7. Finalize logistical efforts, including those related to vendor display/table layout, table skirts, event bags, audio visual needs, signs, vendor lunch selection, confirmation of vendor delivery time, trash cans, reserved parking, water/cup delivery, kick-off ceremony cake, room set-up schedule, time the room is accessible to volunteers, and photographer arrangements.
  8. Obtain volunteers, establish responsibilities, and create a work schedule. Responsibilities should include meeting and escorting vendors, providing refreshments in the morning or afternoon, setting up, cleaning up, serving as host/hostess, distributing vendor lunches, working the reception desk, giving out event bags, and distributing and collecting evaluation forms. Have an orientation meeting with volunteers a week before the event to make sure everyone knows their responsibilities.
  9. On the morning of the event, arrive early, before the event begins. Meet with volunteers to answer questions and to set up the reception area (i.e. arranging bags, evaluation forms and drop box, donated materials, and hostess name tags). Meet vendors, assist with setup, and ensure vendor lunches are set as needed. Announce the speaker, thank the volunteers and committee members, identify restroom locations, and explain the role of the host/hostess (i.e. answering logistical questions, locating booths for specific information, and providing emergency assistance). Take pictures, and encourage attendees to complete evaluations.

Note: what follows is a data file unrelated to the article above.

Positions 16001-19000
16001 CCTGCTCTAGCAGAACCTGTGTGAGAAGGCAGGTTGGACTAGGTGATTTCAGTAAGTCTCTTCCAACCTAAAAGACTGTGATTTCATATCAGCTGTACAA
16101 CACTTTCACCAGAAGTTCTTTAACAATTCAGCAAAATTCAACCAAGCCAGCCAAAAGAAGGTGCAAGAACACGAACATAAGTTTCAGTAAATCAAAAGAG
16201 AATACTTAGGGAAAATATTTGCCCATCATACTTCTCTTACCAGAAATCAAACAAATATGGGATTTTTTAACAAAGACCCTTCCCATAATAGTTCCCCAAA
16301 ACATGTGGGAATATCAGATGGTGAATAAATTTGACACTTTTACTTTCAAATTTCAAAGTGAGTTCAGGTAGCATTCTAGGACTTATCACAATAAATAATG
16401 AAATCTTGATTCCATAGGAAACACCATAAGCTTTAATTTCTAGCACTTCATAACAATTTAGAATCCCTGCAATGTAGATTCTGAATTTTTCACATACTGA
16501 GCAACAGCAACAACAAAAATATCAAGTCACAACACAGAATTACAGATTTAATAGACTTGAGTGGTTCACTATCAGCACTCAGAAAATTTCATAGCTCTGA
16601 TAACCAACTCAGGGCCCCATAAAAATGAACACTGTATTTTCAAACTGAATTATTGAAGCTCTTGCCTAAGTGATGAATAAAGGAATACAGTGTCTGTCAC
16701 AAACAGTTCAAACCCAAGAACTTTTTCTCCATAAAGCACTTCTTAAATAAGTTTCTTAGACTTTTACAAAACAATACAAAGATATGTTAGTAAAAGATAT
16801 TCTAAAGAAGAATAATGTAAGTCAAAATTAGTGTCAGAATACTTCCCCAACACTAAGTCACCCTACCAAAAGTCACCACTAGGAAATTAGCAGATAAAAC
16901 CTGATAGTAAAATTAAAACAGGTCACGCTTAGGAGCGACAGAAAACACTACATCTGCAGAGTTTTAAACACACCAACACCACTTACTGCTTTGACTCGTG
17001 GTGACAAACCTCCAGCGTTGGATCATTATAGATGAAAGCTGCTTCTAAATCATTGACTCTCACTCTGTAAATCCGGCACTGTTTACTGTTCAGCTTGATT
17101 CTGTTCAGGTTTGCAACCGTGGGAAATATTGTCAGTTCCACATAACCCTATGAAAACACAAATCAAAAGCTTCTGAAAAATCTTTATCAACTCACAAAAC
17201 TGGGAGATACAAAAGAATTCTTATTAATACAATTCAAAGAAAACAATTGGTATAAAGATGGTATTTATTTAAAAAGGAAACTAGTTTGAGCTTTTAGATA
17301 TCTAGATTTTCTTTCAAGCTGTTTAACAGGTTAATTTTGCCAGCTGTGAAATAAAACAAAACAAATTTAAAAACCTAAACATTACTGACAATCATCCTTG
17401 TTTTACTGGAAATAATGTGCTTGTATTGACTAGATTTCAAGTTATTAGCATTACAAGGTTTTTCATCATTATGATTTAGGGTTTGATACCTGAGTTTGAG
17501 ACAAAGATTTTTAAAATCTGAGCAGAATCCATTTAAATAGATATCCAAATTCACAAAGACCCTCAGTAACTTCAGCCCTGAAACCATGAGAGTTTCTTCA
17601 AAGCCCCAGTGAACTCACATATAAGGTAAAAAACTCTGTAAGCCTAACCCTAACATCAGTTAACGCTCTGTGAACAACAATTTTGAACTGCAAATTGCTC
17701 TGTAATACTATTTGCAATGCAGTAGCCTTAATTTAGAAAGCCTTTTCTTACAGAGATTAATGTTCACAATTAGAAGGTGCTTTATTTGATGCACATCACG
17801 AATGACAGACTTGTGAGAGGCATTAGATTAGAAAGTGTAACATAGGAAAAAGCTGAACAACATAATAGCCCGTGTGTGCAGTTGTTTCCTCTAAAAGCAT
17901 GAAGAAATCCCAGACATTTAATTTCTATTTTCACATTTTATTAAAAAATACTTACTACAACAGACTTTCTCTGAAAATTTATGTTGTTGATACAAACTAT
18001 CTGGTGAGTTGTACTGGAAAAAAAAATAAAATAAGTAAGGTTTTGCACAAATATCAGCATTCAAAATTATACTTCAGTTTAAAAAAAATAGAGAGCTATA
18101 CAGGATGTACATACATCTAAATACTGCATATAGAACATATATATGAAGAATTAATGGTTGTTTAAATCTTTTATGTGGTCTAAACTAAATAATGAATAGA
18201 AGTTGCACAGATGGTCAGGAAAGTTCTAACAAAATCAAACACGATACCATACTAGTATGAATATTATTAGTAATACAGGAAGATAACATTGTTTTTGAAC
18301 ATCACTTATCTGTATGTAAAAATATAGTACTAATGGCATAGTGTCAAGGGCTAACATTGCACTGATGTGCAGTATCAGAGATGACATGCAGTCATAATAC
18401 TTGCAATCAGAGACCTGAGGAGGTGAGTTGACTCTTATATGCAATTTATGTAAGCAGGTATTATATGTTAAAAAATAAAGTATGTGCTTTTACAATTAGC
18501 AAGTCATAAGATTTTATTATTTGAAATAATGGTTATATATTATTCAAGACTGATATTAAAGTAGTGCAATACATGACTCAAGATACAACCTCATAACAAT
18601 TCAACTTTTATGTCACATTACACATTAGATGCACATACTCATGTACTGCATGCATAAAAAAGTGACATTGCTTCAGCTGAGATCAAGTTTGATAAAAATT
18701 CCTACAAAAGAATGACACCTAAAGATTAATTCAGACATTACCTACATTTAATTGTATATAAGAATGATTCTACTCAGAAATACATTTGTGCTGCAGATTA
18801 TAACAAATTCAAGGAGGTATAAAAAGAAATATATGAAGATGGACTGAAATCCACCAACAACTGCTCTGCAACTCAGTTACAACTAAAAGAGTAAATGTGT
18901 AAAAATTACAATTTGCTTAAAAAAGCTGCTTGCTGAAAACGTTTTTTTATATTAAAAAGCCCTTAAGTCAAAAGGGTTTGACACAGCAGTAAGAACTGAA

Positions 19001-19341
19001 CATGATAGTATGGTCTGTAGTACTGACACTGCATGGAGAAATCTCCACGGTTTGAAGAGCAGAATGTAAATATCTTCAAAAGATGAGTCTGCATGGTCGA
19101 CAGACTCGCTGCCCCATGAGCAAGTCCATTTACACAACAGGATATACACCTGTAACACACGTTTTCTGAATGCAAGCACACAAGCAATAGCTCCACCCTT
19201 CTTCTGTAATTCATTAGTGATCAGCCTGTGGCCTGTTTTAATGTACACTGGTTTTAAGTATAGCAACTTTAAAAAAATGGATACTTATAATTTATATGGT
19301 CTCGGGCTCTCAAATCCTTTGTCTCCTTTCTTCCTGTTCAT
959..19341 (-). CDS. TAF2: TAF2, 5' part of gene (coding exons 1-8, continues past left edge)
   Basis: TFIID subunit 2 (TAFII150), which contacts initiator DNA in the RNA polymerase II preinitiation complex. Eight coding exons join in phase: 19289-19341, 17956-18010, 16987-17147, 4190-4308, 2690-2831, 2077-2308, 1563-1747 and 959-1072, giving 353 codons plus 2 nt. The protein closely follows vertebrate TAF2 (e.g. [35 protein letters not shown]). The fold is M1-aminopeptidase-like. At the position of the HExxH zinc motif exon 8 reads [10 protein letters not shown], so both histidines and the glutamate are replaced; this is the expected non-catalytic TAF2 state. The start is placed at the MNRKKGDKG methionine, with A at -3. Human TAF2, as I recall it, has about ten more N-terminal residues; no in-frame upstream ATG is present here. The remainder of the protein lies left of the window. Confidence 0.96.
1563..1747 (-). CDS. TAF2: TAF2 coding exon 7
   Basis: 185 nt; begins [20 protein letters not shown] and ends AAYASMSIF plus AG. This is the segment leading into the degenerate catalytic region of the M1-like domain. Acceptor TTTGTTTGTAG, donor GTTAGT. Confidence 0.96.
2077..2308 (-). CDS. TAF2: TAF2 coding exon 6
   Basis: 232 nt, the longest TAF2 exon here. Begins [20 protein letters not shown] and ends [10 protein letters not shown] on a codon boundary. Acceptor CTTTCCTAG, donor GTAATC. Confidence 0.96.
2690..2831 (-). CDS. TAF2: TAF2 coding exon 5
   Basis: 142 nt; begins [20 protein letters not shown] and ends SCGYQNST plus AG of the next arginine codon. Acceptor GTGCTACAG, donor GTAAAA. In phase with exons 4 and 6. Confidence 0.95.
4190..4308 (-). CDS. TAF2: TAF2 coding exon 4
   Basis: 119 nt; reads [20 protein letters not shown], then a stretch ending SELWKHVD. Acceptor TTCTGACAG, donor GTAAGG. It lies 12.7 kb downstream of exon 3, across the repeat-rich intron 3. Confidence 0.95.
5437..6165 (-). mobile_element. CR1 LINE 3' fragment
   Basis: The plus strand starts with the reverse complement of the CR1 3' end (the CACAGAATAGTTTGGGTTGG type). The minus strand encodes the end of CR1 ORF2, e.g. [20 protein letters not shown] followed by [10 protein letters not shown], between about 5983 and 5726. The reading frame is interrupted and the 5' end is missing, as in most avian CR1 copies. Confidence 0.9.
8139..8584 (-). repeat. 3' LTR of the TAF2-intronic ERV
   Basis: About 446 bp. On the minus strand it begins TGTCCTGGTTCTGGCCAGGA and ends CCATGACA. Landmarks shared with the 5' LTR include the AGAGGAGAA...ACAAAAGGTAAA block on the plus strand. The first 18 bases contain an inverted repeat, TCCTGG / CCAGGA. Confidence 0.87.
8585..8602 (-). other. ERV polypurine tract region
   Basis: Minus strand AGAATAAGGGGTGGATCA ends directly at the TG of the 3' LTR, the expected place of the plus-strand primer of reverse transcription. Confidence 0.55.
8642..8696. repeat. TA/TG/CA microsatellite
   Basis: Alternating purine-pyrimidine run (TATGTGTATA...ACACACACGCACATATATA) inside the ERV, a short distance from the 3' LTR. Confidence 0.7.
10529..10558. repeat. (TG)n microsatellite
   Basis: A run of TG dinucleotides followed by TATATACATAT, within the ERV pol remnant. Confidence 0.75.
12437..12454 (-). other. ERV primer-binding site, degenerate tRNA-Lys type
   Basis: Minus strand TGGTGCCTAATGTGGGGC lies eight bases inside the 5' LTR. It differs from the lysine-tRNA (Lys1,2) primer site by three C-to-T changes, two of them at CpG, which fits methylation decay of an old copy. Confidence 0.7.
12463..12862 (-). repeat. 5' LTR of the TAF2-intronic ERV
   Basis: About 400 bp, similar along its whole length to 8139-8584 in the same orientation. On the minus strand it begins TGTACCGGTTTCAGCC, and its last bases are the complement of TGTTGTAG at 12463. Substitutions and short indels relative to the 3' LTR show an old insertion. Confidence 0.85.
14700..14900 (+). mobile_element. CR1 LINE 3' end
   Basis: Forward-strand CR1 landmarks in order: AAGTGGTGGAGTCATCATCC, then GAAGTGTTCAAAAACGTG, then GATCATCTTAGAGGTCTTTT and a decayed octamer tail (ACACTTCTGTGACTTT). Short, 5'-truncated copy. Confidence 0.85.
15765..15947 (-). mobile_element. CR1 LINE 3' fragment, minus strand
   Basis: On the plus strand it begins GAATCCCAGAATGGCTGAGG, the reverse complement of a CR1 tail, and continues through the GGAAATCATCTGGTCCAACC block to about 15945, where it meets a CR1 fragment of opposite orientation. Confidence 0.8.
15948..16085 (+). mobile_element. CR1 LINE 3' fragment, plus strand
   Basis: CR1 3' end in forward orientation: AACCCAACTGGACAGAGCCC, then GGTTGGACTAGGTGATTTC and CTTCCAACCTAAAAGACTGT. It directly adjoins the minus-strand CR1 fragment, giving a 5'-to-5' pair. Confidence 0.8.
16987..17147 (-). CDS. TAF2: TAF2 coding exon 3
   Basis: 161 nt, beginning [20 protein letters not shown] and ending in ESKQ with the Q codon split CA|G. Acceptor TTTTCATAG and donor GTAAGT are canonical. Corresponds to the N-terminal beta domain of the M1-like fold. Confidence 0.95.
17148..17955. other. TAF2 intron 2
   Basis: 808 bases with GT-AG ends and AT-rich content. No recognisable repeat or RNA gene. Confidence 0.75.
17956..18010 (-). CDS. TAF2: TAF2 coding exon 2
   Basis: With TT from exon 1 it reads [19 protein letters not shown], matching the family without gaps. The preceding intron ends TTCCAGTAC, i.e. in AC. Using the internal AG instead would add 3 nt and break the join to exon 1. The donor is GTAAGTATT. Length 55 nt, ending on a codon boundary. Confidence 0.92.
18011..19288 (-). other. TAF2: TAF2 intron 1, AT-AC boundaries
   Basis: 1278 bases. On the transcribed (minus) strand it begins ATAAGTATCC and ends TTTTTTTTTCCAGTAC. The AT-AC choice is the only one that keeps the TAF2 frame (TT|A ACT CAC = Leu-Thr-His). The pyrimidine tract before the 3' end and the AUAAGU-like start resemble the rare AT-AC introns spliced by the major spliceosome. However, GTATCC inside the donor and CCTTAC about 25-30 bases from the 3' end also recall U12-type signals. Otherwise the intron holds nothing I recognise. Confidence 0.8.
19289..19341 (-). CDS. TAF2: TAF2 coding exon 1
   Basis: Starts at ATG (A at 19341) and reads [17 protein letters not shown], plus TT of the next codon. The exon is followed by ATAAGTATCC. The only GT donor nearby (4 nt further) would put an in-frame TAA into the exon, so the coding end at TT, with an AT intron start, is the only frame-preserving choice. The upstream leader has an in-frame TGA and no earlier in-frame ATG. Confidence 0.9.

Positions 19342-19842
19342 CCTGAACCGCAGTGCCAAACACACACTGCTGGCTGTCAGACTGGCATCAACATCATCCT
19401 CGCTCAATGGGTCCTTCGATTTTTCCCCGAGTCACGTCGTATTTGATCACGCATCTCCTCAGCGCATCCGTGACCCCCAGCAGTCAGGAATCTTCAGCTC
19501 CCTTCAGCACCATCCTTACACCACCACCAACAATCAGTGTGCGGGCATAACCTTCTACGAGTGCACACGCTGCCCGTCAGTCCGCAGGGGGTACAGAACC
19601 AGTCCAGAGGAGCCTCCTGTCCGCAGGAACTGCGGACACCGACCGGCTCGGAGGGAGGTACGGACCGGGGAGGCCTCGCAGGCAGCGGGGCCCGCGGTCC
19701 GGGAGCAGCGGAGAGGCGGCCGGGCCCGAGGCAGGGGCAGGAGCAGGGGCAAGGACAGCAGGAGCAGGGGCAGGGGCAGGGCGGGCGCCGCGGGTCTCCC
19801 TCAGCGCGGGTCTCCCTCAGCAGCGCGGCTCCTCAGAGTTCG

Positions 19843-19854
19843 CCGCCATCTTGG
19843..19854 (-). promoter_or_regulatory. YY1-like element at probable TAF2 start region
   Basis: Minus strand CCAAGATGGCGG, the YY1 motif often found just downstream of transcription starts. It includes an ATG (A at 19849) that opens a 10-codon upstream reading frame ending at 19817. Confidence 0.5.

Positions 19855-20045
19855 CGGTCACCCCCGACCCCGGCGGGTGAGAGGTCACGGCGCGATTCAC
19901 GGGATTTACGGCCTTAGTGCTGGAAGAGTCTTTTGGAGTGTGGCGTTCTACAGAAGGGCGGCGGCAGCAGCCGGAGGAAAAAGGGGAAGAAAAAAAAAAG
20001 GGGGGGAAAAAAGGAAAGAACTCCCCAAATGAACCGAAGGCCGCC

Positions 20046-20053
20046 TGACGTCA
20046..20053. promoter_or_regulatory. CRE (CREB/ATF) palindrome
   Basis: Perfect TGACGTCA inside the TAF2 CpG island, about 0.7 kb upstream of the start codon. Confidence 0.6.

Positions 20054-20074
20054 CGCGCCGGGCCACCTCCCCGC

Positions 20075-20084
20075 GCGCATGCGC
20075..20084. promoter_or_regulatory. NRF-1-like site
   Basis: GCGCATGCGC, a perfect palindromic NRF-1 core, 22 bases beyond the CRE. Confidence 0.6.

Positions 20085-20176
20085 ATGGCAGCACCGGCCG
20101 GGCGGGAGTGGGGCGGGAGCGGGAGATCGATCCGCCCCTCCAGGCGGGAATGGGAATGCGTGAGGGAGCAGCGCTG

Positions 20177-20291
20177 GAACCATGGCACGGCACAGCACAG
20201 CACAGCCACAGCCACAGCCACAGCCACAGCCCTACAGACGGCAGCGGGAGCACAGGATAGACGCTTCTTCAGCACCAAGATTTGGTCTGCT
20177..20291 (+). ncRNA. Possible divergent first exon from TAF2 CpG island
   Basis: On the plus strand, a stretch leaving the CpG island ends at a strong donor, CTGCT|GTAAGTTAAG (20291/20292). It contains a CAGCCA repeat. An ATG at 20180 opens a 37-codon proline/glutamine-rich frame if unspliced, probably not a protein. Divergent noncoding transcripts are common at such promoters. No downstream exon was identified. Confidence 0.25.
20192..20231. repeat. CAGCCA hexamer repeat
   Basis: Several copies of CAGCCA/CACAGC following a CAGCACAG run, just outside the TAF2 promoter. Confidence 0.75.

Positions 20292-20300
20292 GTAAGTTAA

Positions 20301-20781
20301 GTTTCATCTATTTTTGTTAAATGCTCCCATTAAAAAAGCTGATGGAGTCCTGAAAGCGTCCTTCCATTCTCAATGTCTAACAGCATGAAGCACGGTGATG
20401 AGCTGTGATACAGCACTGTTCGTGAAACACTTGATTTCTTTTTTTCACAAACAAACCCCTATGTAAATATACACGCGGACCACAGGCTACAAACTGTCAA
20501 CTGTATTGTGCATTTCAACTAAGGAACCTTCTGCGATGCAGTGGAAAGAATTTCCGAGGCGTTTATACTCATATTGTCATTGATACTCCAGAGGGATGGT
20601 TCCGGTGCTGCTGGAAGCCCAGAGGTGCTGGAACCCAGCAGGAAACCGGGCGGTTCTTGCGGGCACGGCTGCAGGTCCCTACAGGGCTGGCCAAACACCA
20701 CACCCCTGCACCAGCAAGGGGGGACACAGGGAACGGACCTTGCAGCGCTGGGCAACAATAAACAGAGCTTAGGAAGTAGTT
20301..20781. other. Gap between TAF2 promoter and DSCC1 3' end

10. Thank the committee and volunteers for their assistance. Replenish refreshments, materials, and other items.
  11. Remain after the event to meet with the committee and volunteers responsible for clean-up, finalize any payment, collect any undistributed materials, and ensure all equipment signed for is returned. Collect the evaluation forms from the drop box.
  12. After the event, analyze the evaluations, and develop a list of lessons learned. Include any recommendations for the next health fair, such as additional topics or vendors. Send thank you notes to the committee, volunteers, sponsors, and others that helped make the health fair a success.

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Helpful Hints

  • Start planning early, and form the planning committee a year in advance. The last month before the event is time-consuming no matter how well you've planned.
  • Pay attention to small details, including those related to trash cans, water locations, electrical outlets, smoke alarms (if you have something like a popcorn machine), lost and found items, and name tags.